What are the Needs and Preferences of Patients with Basal Cell and Squamous Cell Carcinoma?

Basal cell (BCC) and squamous cell carcinomas (SCC) are relatively common cancers and as such, the follow up care guidelines vary. For some patients, routine follow-ups add little value, and in addition patients may prefer follow up with their primary care providers rather than seeing a specialist at each subsequent visit. There are studies that focus on the cost-effectiveness and clinical efficacy of these decisions, but few that have looked at what patients may want in managing their ongoing care.

A recent qualitative study used focus groups to identify the needs and preferences of patients with BCC and SCC regarding care. The study included about 40 patients who participated in a semistructured discussion about their needs and preferences regarding treatment and follow-up care.

The results showed that both groups of patients desire a clear and comprehensible explanation of all relevant information regarding their treatment and follow-up. They would like this information on paper, and to be tailored to their diagnosis. For patients with SCC, this included information on the disease background, preventative measures and all available treatments. Both patient groups also noted that clear information on self-inspection would reduce the need for follow-up visits. Patients also expressed need for openness and transparency (even when providers are uncertain), and patients with BCC expressed a wish for shared decision making with regards to treatment decisions or determining which provider will provide follow-up care. Both groups want a provider with good communication and listening skills, and they want continuity of care. Also, both groups preferred to be both treated and followed up by dermatology providers, noting that they are the experts specialized in skin care.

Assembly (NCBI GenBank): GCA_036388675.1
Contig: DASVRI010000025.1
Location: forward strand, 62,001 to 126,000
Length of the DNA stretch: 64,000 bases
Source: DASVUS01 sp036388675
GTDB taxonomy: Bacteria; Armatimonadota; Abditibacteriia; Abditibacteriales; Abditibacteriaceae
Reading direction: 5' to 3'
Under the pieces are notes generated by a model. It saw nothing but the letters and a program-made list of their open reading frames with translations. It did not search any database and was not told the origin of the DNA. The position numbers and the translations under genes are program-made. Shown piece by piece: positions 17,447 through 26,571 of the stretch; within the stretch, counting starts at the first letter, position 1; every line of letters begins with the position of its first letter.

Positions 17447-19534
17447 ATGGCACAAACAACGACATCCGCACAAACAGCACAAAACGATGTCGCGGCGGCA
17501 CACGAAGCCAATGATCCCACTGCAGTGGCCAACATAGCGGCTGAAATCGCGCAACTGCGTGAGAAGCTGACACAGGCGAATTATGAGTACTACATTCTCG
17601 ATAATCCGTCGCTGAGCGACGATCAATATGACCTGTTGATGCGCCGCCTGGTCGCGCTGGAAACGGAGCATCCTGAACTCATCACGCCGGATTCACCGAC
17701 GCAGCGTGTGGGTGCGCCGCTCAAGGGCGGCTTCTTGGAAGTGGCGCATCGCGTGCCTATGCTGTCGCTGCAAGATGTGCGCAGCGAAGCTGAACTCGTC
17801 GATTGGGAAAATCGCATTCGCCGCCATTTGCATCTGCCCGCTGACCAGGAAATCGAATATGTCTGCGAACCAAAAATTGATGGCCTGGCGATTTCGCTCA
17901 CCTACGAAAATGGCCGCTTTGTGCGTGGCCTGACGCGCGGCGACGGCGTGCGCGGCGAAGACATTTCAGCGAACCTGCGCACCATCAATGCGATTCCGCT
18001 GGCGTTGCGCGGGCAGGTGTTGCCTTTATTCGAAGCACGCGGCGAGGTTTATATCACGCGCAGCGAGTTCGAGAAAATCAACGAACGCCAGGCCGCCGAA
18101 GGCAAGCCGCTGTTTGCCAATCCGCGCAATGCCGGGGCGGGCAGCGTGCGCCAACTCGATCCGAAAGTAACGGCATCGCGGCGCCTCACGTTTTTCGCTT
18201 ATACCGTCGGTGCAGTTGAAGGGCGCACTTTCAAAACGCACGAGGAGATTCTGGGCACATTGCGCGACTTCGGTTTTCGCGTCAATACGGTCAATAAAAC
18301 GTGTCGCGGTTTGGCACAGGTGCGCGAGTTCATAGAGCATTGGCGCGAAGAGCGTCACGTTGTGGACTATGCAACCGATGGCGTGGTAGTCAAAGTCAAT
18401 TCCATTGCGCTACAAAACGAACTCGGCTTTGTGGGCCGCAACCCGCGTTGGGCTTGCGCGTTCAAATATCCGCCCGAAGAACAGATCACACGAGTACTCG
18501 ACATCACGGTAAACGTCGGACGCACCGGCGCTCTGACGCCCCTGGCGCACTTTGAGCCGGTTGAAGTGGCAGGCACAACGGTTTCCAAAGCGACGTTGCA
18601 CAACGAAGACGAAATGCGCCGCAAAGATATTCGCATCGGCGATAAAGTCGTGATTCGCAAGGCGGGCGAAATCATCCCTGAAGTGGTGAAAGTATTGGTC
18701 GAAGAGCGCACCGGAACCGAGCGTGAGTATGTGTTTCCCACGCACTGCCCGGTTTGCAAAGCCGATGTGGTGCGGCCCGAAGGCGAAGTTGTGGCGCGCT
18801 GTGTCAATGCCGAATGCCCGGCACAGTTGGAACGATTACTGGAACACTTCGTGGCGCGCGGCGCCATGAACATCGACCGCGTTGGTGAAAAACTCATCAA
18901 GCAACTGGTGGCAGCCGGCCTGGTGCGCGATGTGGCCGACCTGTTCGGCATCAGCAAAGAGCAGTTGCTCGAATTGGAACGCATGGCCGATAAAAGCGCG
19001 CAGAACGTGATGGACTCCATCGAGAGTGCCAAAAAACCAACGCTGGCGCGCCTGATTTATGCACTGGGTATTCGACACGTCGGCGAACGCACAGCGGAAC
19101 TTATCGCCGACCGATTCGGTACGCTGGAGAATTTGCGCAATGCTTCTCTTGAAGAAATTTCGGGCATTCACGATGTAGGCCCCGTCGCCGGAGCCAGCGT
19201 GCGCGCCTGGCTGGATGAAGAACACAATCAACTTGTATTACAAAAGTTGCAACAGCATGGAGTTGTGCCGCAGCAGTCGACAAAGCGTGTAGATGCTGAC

The authors conclude that patients add a critical perspective to improving the quality of skin cancer care. They state that by attending to the needs and preferences of these patients and adding them to care guidelines, low-value visits can be avoided and patient satisfaction increased.